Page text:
satellite antenna from satellite center of mass. 


4. Sample
Calculation
UT1 
15^{h}44^{m}51.4815425^{s
} 
GMST_{t} 
3.633 080 40 rad 
GMST_{r} 
3.633 080 40 rad 
X 
+12,318,856.50 m 
Y 
10,190,204.31 m 
Z 
+21,334,249.68 m 
X’ 
+3,017.55990 m/s 
Y’ 
+2,322.31113 m/s 
Z’ 
628.77318 m/s 
x 
+6,063,015.09 m 
y 
+1,729,609.43 m 
z 
+960,842.89 m 
x’ 
126.1 m/s 
y’ 
+442.1 m/s 
z’ 
+000.0 m/s 

Table 9. UT1 time, rotation angle,
and ECI coordinates of satellite and monitor station. 
To illustrate our calculation procedure
with a numerical example, we begin with the ECF state vector of Table 4, which is for SV
32 at GPS time 1993 Aug. 23^{d} 15^{h} 45^{m} 00^{s} = JD
2,449,223.15625 exactly. If we need it for some nontabular moment, we could obtain that
by Lagrangian interpolation. Then we will compare the computed ranges and observed
pseudoranges from Kwajelain at that epoch. The ECF state vector for the monitor station
is from Table 1, where of course the velocity components in the ECF frame for a station
fixed on the Earth are all zero. Additional quantities that will be needed for the
calculations may be extracted from Table 2 through Table 8.
Our first step will be to rotate both of
these state vectors into the ECI frame. For the satellite state vector, we use [2]
to get UT1 from the GPS time, then [3] to get GMST_{t}, the Greenwich
Sidereal Time at the time of satellite transmission. For the receiver state vector, the
time of reception is found from [6]. Then we use [4] and [5] to
rotate from ECF to ECI. The extracted values and results to this point are summarized in
Table 9.
Next, we form the computed PR and ADR from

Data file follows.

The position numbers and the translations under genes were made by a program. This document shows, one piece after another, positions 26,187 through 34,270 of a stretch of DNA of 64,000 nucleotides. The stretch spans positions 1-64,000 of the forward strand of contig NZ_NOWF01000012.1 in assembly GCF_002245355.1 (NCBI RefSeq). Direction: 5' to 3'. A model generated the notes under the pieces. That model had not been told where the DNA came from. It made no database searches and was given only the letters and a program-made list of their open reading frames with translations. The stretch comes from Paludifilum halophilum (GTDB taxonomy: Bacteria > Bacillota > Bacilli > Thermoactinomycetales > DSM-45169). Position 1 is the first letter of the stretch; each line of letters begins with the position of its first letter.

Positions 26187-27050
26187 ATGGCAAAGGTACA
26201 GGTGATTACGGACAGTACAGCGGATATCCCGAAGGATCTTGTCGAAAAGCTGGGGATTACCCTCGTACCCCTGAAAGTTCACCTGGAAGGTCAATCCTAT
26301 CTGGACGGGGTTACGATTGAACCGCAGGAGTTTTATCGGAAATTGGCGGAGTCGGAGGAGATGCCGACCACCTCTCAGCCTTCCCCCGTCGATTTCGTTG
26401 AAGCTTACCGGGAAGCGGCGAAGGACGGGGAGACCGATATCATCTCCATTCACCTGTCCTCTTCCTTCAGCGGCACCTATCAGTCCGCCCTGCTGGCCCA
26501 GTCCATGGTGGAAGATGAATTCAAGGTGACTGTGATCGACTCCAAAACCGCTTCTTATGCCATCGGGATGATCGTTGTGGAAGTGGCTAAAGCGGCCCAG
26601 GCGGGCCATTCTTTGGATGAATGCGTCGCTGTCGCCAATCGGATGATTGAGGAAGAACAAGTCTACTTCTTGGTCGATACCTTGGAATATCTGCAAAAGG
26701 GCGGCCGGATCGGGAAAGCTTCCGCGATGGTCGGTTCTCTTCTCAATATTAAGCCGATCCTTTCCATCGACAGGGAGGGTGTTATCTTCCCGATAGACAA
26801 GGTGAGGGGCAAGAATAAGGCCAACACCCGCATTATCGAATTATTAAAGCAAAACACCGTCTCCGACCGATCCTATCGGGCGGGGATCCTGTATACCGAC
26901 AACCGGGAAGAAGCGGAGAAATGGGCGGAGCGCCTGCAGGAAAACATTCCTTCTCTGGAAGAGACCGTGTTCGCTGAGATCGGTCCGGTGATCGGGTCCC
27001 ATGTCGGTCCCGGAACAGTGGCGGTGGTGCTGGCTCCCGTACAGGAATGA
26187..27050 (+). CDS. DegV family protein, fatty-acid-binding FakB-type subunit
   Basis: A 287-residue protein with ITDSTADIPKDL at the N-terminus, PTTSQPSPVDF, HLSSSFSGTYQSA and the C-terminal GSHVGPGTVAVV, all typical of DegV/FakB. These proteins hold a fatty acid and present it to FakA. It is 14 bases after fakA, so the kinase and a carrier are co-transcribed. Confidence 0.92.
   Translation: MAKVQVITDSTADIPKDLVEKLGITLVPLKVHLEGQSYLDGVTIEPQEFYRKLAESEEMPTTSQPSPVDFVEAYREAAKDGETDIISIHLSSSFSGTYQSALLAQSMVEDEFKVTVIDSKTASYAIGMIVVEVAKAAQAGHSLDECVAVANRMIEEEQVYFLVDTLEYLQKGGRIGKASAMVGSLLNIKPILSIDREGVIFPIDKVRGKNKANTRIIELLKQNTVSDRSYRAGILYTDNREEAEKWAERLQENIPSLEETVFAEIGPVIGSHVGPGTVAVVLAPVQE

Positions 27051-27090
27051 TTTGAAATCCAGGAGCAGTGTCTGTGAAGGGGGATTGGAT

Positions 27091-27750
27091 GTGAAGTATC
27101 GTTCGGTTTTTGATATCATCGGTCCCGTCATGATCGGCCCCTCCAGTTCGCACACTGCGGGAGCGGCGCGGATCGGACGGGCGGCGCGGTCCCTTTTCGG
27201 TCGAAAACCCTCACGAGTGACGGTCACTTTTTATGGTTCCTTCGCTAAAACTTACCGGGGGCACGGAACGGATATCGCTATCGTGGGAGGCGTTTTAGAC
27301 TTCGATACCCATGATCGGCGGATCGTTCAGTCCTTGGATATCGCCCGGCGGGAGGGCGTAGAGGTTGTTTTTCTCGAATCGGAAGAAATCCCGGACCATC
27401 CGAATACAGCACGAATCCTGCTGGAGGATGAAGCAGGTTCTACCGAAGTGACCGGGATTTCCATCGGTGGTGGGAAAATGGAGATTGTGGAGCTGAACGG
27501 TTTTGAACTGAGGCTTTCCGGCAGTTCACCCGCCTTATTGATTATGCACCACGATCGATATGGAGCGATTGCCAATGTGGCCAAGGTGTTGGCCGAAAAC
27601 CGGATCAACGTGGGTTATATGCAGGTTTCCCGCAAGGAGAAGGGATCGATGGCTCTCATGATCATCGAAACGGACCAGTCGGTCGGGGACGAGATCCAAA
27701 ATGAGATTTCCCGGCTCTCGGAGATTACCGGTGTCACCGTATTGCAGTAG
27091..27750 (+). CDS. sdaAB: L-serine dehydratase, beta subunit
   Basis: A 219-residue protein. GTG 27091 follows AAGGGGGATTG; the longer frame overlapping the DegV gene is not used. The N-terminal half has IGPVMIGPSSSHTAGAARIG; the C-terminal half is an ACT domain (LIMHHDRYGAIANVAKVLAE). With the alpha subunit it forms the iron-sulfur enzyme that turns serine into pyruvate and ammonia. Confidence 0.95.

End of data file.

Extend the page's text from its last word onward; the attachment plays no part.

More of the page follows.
[1], and take the observed PR and ADR at frequencies L1 and L2 from Table 5. It is
somewhat arbitrary whether to apply corrections to the observed or computed values. But we
will attempt to apply them so as to bring both values as close as possible to the actual
geometric distance through space traveled by the signal. Therefore, clock corrections from
Table 3 are applied to the observed PR and ADR, as are ionosphere and troposphere delay
corrections from [7] and [8], the orbital relativity correction from [9],
and the geometric offset correction from [11]. The solid Earth tide corrections
from [10] will be used to correct the computed PR and ADR, since these change the
true geometric range.
r 
24,417,279.25 m 
eq.10 
0.00 m 
calc. 
24,417,279.25 m 


PRobs 
24,586,975.07 m 
kclock 
514,207.33 ns 
32clk 
51,794.41 ns 
net 
169,676.60 m 
D _{1}PR 
5.66 m 
D _{2}PR 
10.75 m 
D _{3}PR 
0.62 m 
D _{4}PR 
+1.00 m 
obs. 
24,417,281.44 m 


(OC) 
+2.19 m 

Table 10. Corrections and adjusted
values of pseudorange and accumulated delta range, observed and computed. 
The final step is to form the (OC) from
the (Observed PR minus Computed PR). The results of computations for all these corrections
and various intermediate quantities are summarized in Table 10. The final residual
differs from this (OC) in that additional corrections to the clocks, station coordinates,
and the demodulator delays are derived from the analysis of all observations, as described
in the next section.
5. Data Analysis
Reducing our data in this way, we can
compute calculated ranges to compare with the observed PR values. The differences (OC) in
the sense of observed minus calculated can then be examined to determine how good our
modeling has been. For each solution, we choose to analyze PR or ADR values, or some
combination such as the average of the two. If we analyze ADR values, then each
uninterrupted span of data during which the ADR value is accumulated requires solving for
a single arbitrary additive constant to convert ADR into a pseudorangelike quantity.
Typically, this is one constant per passage of each satellite for each monitor station, or
one constant for several hours of 1.5second data. Because the ADR values need this
additive constant, and because of occasional cycle slips corrupting the ADR counts, we
prefer to use PR values alone. However, the higher precision of ADR measurements makes
them very useful for reducing the scatter in PR measurements over any short arc.